INCEPTION, with all of its cold clinicality, gave us dream worlds with stoic leads, blue gray sharpness, and military precision. In STRAWBERRY MANSION, the world created by writers and directors Kentucker Audley and Albert Birney exists on the other end of the spectrum: soft, warm, emotionally entangled, and fully grounded in the clouds.
In the future, just up the road a little time wise, our dreams are recorded, uploaded on devices that resemble jump drives, and then taxed by the government. Preble (Audley), sort of an IRS agent of the subconscious, receives a letter from Arabella Isadora (Penny Fuller), that requires his services to audit her dreamlives. “Bella” is a beautiful, aging oddball artist with no tax records, but she does a beautiful home, stuffed with personal artifacts and piles of VHS-recorded dreams. Wearing a viewer that looks like an underwater helmet crafted from a cardboard box, Preble begins sorting through her obsolete media, noting in the expanse of her dreams not only what needs payment, but the beguiling younger version of Bella (Grace Glowicki).
Preble is a 1950s door-to-door salesman; buttoned-up, tightly groomed, the straight man with a little waver once he finds his sea legs. The oddness of other people’s dreams is something he accepts easily – it’s all business here, ma’am. As he dutifully audits like the taxman he is, his gentleness is ever present; with present-day Bella, with her pet turtle, with himself. We’ve already seen Preble’s own dream world — confined to a single room, Pepto-pink, flat, starring a solitary friend who shows up with Preble’s favorite soft drink and fried chicken like a fast food fairy. Why are Bella’s dreams so different? They’re wide open and verdant, full of figures and phantoms that interact with her. Before long, her dream co-stars start communicating with Preble directly – as does young Bella herself.
STRAWBERRY MANSION gave me a lot that I wasn’t expecting. There’s a feeling of sheer delight that crept up on me several times. I wasn’t planning on being moved to happy tears more than once, either. I’m a soft touch, no doubt, but the scope and scale of the romance was so tender and unexpected that it had me — me! — rooting for a happy ending. I’m a total mark when it comes to love found, lost, and found again — I admit it. Add in the scope of eternity, both consciously and subconsciously? Those are stakes.
Between moss-covered suitors and the glitter of unspooled VHS tapes, there are nightmares to navigate for Preble too. Bella’s adult son and his family are more monstrous than the blue-bearded skullface demon that holds her hostage in one dark series of dreams. Melding the worlds of the asleep and the awake against an enemy feels like A NIGHTMARE ON ELM STREET, with touches of Sesame Street. Even the fear has edges of unreality, like waking up from a sweating, twitching nightmare and thinking, “Was I really so afraid of that?”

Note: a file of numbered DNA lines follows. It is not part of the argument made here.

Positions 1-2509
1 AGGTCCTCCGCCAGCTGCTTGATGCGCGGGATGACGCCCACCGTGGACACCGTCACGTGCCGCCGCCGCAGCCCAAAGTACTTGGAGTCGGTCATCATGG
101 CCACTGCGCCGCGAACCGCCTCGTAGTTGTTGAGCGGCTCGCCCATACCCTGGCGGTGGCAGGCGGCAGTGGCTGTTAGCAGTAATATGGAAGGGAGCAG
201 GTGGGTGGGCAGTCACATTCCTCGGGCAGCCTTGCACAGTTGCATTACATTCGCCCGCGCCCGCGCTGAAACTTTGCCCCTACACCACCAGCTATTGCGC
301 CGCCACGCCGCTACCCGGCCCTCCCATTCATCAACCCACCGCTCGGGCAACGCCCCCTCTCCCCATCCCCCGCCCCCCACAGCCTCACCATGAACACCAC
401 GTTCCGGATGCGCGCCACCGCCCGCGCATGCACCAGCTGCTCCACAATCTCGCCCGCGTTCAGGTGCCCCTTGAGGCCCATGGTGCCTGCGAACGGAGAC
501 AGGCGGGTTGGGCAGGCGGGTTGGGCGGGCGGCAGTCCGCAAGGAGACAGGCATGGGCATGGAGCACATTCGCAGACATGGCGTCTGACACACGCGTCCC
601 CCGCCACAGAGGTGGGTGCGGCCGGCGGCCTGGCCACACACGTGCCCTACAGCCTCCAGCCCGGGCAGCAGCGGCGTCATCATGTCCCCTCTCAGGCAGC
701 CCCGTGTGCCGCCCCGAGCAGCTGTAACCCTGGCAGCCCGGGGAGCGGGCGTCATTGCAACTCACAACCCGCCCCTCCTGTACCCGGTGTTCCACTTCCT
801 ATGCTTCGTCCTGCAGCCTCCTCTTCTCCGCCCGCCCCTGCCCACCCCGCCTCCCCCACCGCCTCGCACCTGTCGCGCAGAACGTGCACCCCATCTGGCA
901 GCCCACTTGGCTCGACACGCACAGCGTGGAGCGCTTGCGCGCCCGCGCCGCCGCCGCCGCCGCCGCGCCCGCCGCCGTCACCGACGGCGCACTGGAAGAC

Movies that center on dreams have an uphill battle to climb from the jump. Dreams are personal, even solitary by nature – they exist in your brain just for you, conjured and remixed by your subconscious and that spicy dinner you had the night before. There isn’t anything more singular and personal, except for maybe the final internal moments before death. Movies that struggle to nail down the oxymoron of dream logic don’t always gel for me. I cringe when I see a movie overreaching for the strange only to illustrate the point that hey, dreams are strange. When there’s a Mad Libs of visuals it feels cheap, desperate. But here, within the walls of STRAWBERRY MANSION, those touches click into a place of surreal believability, and finish comedic and charming. The archaic look and futuristic story make every detail matter. Present Day Bella calls herself an “atmosphere creator,” but Audley and Birney share that title with her.
There’s ice cream on the title card of STRAWBERRY MANSION. Bella, on their first meeting, poses a riddle and a request to Preble before she’ll allow him into her home — lick this ice cream cone, and then you can start your work. After a couple polite refusals, Preble, knowing there’s a job to be done, accepts both her eccentricity and her sugary request. The score swells and pink neon tells us the name of the film. It’s a Moment. Other than this ice cream and the hearts of the antagonists, there isn’t much cold to be found here. STRAWBERRY MANSION is warm, pink, spun sugar on celluloid; cotton candy that’s freshly twisted onto a paper cone. Put it against your tongue, let it dissolve, and enjoy the sweetness.